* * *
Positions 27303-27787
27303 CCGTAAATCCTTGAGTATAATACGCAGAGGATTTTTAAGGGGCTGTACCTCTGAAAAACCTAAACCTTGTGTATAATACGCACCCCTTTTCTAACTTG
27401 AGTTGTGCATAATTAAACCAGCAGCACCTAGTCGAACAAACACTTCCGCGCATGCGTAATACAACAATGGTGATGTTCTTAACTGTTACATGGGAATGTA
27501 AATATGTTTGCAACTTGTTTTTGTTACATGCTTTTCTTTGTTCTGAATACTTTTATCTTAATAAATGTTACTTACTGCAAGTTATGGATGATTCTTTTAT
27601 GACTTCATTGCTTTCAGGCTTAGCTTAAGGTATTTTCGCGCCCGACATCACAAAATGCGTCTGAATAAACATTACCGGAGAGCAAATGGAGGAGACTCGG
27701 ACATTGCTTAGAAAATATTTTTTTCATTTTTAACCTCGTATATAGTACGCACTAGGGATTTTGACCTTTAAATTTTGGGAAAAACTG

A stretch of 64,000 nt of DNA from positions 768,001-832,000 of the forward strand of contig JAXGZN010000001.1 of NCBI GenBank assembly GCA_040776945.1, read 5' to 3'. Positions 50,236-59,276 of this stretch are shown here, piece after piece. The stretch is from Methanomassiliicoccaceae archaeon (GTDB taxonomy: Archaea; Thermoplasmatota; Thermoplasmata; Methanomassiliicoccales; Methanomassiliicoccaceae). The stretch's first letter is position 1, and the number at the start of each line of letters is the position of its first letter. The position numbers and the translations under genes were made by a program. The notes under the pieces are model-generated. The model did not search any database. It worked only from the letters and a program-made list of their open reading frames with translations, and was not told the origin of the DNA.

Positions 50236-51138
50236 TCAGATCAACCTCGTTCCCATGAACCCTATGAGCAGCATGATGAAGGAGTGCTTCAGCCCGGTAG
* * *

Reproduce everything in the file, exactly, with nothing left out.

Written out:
Positions 27303-27787
27303 CCGTAAATCCTTGAGTATAATACGCAGAGGATTTTTAAGGGGCTGTACCTCTGAAAAACCTAAACCTTGTGTATAATACGCACCCCTTTTCTAACTTG
27401 AGTTGTGCATAATTAAACCAGCAGCACCTAGTCGAACAAACACTTCCGCGCATGCGTAATACAACAATGGTGATGTTCTTAACTGTTACATGGGAATGTA
27501 AATATGTTTGCAACTTGTTTTTGTTACATGCTTTTCTTTGTTCTGAATACTTTTATCTTAATAAATGTTACTTACTGCAAGTTATGGATGATTCTTTTAT
27601 GACTTCATTGCTTTCAGGCTTAGCTTAAGGTATTTTCGCGCCCGACATCACAAAATGCGTCTGAATAAACATTACCGGAGAGCAAATGGAGGAGACTCGG
27701 ACATTGCTTAGAAAATATTTTTTTCATTTTTAACCTCGTATATAGTACGCACTAGGGATTTTGACCTTTAAATTTTGGGAAAAACTG

A stretch of 64,000 nt of DNA from positions 768,001-832,000 of the forward strand of contig JAXGZN010000001.1 of NCBI GenBank assembly GCA_040776945.1, read 5' to 3'. Positions 50,236-59,276 of this stretch are shown here, piece after piece. The stretch is from Methanomassiliicoccaceae archaeon (GTDB taxonomy: Archaea; Thermoplasmatota; Thermoplasmata; Methanomassiliicoccales; Methanomassiliicoccaceae). The stretch's first letter is position 1, and the number at the start of each line of letters is the position of its first letter. The position numbers and the translations under genes were made by a program. The notes under the pieces are model-generated. The model did not search any database. It worked only from the letters and a program-made list of their open reading frames with translations, and was not told the origin of the DNA.

Positions 50236-51138
50236 TCAGATCAACCTCGTTCCCATGAACCCTATGAGCAGCATGATGAAGGAGTGCTTCAGCCCGGTAG